Photo by Jeremy M. Lange
John Holmes, left, and Scott Crawford, right, together no more
Well that didn’t last long: Less than six months after the long-delayed but since-celebrated Standard Foods
opened its doors near Raleigh’s Person Street, chef Scott Crawford is planning not only his exit at the restaurant but also the end of his partnership with developer and Standard owner John Holmes of Hobby Properties, which included a planned second restaurant. Crawford announced the decision to his staff Thursday afternoon. He will prepare his last menus and meals for the new Triangle food institution during the first week of May and plans to begin work on a new restaurant soon.
“Every decision in my career I’ve made like this is an emotional one. It’s bittersweet, every time,” Crawford says. “But I also think John has an incredible eye and sense of what the community is looking for in Standard Foods, and I think it will go on strong, healthy, and vibrant. And I’m excited for what I’m doing next.”
Standard is a sprawling, complex concept. Located in a revived strip mall that has anchored the renaissance of a commercial district just outside of downtown Raleigh, Standard Foods is an elegant restaurant of red Le Creuset dishes and unlimited material by night. During the day, it has aimed to be more approachable through a lunch service with a revolving prix fixe and a neighborhood market that specializes in affordable local produce and takeaway items such as soup, ice cream, and stock prepared by the Standard kitchen. Standard also featured a small rear farm, where Crawford’s team tested small batches of ingredients for new dishes. Led by Steve Goff, Standard’s butcher counter has emerged as one of the best and most ambitious in the Triangle.
Judging by appearances, this multifaceted plan seemed to be working, too. The restaurant was consistently booked from opening to closing, and its lunch service had started to pick up momentum. Standard nabbed a strong review from the INDY
’s Emma Laperruque
, four stars from The News & Observer’s Greg Cox
, and a ream of other national and regional press clippings. In February, Crawford earned a James Beard Awards semifinalist
nod for his work at Standard, his fourth such commendation.
“I was gushing today, talking to the team about what we accomplished in six months,” Crawford says. “The Beard thing was great, and the nice accolades are great. But what I’m most proud of is that we came together as a group of people that didn’t know each other and created something that Raleigh connected to emotionally. You could see it every single night.”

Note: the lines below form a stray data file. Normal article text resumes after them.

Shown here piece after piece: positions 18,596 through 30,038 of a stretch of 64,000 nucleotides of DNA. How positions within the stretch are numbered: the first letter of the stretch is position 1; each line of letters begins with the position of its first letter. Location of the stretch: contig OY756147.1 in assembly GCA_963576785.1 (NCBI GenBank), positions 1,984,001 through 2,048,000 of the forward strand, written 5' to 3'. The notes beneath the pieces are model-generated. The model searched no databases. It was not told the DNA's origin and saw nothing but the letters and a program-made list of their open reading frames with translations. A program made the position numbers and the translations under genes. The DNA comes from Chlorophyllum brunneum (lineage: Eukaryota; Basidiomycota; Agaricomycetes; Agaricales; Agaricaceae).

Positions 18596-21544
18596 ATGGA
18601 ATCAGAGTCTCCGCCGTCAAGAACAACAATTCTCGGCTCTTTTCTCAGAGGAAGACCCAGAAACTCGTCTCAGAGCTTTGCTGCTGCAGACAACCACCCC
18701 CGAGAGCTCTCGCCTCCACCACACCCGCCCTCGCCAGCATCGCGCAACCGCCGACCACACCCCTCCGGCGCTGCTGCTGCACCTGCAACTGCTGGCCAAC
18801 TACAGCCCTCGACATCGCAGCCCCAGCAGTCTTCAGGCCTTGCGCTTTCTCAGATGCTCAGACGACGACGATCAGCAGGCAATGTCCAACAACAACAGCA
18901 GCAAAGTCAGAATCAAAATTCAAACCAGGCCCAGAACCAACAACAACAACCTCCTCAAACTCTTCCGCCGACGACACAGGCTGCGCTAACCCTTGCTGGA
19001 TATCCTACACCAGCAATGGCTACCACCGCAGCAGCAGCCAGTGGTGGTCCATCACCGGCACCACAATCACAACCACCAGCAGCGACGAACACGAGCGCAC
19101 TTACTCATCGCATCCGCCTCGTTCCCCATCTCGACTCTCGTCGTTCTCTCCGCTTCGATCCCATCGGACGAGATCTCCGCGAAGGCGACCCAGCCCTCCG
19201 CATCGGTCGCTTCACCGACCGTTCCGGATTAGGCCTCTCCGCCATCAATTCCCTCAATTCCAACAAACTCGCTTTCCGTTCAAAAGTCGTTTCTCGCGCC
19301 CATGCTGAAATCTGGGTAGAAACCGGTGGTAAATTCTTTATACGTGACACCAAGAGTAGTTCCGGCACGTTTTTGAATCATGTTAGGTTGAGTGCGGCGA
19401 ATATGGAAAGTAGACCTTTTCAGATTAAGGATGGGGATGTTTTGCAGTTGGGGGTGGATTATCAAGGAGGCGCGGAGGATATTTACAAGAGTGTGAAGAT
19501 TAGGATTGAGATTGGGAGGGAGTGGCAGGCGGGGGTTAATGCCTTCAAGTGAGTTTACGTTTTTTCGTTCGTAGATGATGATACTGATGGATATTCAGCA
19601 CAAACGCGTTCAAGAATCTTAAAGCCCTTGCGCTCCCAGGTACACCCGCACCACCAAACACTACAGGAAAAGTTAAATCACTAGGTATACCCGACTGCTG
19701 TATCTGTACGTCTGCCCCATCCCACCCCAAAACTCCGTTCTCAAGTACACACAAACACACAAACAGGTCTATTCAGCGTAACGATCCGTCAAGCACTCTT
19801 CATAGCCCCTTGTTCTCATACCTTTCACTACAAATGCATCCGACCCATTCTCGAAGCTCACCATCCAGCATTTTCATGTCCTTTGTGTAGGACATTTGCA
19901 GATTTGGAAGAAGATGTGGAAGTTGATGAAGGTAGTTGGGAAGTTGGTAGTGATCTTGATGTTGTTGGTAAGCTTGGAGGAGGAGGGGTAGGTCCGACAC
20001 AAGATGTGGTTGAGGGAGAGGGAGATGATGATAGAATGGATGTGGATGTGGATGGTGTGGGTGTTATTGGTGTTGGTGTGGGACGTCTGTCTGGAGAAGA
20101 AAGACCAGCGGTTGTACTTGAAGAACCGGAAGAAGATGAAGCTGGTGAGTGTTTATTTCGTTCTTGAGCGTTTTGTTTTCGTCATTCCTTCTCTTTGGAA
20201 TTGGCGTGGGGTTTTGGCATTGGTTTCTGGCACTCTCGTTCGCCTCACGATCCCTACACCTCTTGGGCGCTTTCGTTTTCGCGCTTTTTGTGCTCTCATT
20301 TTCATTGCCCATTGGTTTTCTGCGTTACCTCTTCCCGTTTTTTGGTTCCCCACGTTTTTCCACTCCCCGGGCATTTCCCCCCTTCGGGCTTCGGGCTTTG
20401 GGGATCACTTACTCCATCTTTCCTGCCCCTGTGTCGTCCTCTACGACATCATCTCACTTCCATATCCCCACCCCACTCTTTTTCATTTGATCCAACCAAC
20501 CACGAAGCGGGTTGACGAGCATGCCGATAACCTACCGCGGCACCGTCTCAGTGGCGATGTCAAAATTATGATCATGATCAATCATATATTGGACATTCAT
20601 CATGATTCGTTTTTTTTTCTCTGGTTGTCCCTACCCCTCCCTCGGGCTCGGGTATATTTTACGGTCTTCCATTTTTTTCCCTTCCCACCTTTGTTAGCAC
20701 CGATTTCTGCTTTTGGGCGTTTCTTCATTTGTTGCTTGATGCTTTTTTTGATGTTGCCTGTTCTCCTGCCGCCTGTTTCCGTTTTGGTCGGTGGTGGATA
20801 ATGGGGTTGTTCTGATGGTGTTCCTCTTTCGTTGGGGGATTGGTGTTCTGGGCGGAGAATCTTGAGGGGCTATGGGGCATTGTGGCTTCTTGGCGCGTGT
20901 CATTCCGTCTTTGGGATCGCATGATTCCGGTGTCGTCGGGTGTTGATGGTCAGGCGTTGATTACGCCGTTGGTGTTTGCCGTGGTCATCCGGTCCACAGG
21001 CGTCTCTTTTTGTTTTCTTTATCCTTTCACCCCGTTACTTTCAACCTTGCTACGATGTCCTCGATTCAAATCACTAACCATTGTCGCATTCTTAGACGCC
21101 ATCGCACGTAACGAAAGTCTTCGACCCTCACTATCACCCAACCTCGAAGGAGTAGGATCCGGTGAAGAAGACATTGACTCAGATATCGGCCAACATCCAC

Though whispers late this week in Raleigh’s food community attributed the decision to differences in ultimate vision between Crawford and Holmes, the chef and the developer insist the split is not an acrimonious one. Initial plans had called for Standard Foods to open in the fall of 2014. Crawford would lead the kitchen as his new project with Holmes, Nash Tavern, was completed on Martin Street. But long delays at Standard threw that timetable off badly, so Nash Tavern, which Crawford would own, started to look like a distant prospect. And when the pair began to explore the space at 211 West Martin Street, Crawford says, they learned that the project might be prohibitively expensive because of necessary renovations.
Photo by Alex Boerner
John Holmes guides a customer through Standard's grocery in January
“The intent was always for Scott to be at Standard until the Tavern project was ready. But with the delays, the Tavern project hasn’t even started. In our original timeline, the Tavern would have been open in a few months. The delay unfortunately threw our plans at the window, and he’s unfortunately ready to move on,” Holmes says. “In light of his departure, Nash Tavern is no longer on the table.”
Crawford can’t say exactly what he’s moving on to
just yet, only that he will have the chance to create and own the “classic American tavern” he’s wanted to lead for so long. He also can’t say whether or not it will be in North Carolina.
As for Standard, the search for a new chef begins immediately. Crawford doesn’t know if he will be involved in the look for his replacement, but both he and Holmes seem confident the core of what they created will not change.
“Our mission hasn’t changed, which is to try to engage the community around local food,” says Holmes. “We’re going to work hard to continue to do that, and I’m sure whatever Scott is doing next will be great, too.”